3 MAY 1912
Mr Robert Yonker of Keyser, was visiting relatives here Sun.
R N Ravenscraft and two sons Cecil and Lester, and Robert Clemm of Keyser, were calling on relatives here Sun.
Mr and Mrs Clarence Boror, of Keyser, were calling on Friends here Sun and Mon.
J H Swisher, of New Creek, was a pleasant caller here Sun.
Mr and Mrs Howard Miller, of Capon Bridge, were calling on his brother-in-law, John E Mellon, Sat and Sun.
Mr W C Bowden, of Keyser, was a pleasant caller here Sun.
Walter Mellon, little son of John and Augusta Mellon, is on the sick list.
Mr Baxter Armantrout, superintendent of the aims house, is treating the buildings to a new tin roof. Mr Dave Kesner, of Keyser has charge of the work.
Robert Wilson, Jr and sister Elouise, of Rawlings, were guests of Miss Ruth Stotler Sun.
Miss Bessie Miller of Waxler, was calling on friends here Sun.
Mrs William Simmons, of Keyser, was a business visitor here Sun.
House cleaning is the order of the day here.
Farmers are getting very busy plowing and getting ready for planting.
Petersburg Press of 25th
Born Sun night to Mr and Mrs Chas I Shobe, a girl.
Born, Tues afternoon, to Mr and Mrs A N Clower a boy.
Walter Trenton, of Maysville, who has been attending the medical college in Baltimore, came home the first of the week.
A S Judy first of the week moved his family from Lindes to a farm he recently purchased near McNeil, Hardy county.
J W Day has sold the 105 acre tract of the Feaster farm he has been advertising in the Press to R H Simpson.
Philip Feaster was here Tues. Mr Feaster has decided that he will not be a candidate for county commissioner.
J A G Ours, son of J W Ours, of Corner and Miss Amy Feaster, daughter of Daniel Feaster, of Petersburg, were recently married.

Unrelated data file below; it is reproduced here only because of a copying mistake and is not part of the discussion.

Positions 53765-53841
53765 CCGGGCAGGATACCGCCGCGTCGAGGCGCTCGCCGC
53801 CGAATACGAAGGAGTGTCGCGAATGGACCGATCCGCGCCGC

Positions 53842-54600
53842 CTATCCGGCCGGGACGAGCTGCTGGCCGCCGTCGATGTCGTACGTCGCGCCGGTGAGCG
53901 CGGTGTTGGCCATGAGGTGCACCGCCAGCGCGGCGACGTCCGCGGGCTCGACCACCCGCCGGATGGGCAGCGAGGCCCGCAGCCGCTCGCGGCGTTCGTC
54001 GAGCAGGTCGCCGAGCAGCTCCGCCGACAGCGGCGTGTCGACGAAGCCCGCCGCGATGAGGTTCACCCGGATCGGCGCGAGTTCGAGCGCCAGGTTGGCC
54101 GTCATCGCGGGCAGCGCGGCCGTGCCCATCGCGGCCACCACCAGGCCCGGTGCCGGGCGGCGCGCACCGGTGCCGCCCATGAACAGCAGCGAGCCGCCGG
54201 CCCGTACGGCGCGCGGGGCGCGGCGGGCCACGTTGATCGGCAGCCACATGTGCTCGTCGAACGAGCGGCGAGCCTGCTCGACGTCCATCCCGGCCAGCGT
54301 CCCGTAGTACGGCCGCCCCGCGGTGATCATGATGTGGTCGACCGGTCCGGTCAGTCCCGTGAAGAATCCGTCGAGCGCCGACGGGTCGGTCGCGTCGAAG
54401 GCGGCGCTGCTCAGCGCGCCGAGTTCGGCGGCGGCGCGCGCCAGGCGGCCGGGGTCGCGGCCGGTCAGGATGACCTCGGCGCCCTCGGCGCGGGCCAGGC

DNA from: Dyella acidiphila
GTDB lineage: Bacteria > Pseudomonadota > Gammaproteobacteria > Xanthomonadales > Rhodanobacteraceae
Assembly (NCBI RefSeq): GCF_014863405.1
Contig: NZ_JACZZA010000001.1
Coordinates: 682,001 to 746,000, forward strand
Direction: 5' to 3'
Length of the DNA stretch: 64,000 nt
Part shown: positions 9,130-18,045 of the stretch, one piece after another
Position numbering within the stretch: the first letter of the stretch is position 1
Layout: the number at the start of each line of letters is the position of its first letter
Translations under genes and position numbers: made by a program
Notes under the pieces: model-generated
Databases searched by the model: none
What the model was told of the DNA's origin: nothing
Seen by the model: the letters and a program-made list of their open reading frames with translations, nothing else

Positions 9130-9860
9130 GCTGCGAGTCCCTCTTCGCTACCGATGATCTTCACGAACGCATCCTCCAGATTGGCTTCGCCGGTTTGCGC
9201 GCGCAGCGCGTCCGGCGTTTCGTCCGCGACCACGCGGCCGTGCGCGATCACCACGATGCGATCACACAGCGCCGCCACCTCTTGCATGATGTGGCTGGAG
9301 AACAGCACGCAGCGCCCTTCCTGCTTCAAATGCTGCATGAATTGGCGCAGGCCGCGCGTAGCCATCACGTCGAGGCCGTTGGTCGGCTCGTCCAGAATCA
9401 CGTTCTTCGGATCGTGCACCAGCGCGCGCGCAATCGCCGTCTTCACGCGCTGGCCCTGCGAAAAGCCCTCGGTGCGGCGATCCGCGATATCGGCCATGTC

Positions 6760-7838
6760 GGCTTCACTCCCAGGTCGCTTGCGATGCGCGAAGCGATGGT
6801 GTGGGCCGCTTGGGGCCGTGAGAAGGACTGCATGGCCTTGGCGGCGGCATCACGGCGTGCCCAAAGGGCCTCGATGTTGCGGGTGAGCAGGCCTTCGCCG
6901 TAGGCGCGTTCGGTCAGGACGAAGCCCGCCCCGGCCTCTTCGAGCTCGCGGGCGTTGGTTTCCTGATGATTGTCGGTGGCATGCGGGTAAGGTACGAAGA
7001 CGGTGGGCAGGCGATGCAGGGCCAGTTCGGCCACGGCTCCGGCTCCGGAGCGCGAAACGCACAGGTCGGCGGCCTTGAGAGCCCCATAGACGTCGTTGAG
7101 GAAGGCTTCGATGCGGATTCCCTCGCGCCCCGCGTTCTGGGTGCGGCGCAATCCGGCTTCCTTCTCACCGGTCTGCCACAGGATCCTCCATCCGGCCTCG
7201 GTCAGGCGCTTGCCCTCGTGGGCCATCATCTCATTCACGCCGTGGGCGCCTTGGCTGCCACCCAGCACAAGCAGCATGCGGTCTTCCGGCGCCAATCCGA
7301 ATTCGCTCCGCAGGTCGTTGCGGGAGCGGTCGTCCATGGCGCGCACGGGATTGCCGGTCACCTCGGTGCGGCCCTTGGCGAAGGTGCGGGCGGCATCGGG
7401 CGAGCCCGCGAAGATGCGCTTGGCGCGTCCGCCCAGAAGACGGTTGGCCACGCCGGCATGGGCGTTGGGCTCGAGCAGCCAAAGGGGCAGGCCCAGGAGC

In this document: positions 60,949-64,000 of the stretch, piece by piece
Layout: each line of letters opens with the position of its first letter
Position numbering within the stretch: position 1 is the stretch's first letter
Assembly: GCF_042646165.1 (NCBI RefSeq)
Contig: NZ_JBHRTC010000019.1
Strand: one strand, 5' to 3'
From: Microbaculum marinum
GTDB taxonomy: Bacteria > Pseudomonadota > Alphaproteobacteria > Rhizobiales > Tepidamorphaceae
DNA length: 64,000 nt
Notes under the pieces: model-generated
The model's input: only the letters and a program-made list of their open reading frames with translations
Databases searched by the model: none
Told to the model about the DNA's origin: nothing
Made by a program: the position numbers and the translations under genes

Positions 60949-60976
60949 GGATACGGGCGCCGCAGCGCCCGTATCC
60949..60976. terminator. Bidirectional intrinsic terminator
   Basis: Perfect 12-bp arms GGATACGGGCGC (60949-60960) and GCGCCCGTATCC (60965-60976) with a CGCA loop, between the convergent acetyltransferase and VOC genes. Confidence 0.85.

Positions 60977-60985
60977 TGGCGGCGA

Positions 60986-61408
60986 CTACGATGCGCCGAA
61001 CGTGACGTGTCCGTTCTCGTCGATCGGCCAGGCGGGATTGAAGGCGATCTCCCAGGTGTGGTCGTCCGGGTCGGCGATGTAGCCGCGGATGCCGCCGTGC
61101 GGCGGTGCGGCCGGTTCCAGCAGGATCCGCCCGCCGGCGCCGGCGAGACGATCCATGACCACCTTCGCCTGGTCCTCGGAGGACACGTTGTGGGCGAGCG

Geo E Weese, left Thurs morning for Bier, Md, where he goes to look at a farm with a view of purchasing. He was accompanied by Charley Weese.
Ray Arbogast, of Pendleton Co, was here over Mon night on his way to Romney to take some new trades recently introduced in the D& B School.
In the convention on April 20th, at Mt Storm, there were only two stood up on favor of President Taft among the 52 men present.
Moorefield Examiner, April 25
Wm Copp has been right sick the past week.
Miley and Fisher shipped two car loads of hogs and sheep last Sat morning.
Miss Nellie Dinger left last Sat morning for a visit to her home at Vaucluse Va.
Dr and Mrs H C Baker entertained a number of their young friends to cards last Fri night.
Mrs Frank Carpenter and son, who have been visiting here, returned to their home in Cumberland Mon.
Misses Matti Eberly and Ellen Kuykendall left Tues for Vaucluse Va to attend Winchester Presbytery.
Miss Marie Inskeep, who has been on a visit to Piedmont and other points, returned to her home here last Fri.
Mrs Julia Gilkeson and son, Vance, left Tues morning for a visit to relatives at Charles Town and Beuna Vista.
B C Carpenter returned form a visit to Lost City last week. While gone Mr Carpenter sold his house and lot at that place.
Miss Mary VanMeter, who has been at Martinsburg taking the civil service examination returned to her home here Sat.
Miss Miss Sophar Somerville, who was called here by the illness of her mother, left Mon for her home at Lewisburg. We are glad to say that Mrs Somerville is very much improved.
Miss Ella Allen went to Romney this morning to visit her brother, F P Allen.
Warfield Taylor, of Richmond, arrived Mon evening to spend a few days with his mother here.
Homer Friddle and family, of Rockmart Ga, arrived Mon evening on a visit to relatives here.
J WM Gilkeson left Mon morning for Staunton Va to attend the marriage of his niece, Miss Emily Pancake.
Ed Somerville left this morning for Va, where he will spend some time for his health. Mr Somerville has been suffering for some time with rheumatism but is improving.
Mrs Chas Brown returned home last Sat from Cumberland, where she had accompanied Mrs W B Violett. Mrs Violett was operated upon in that city and we are glad to say is getting along nicely.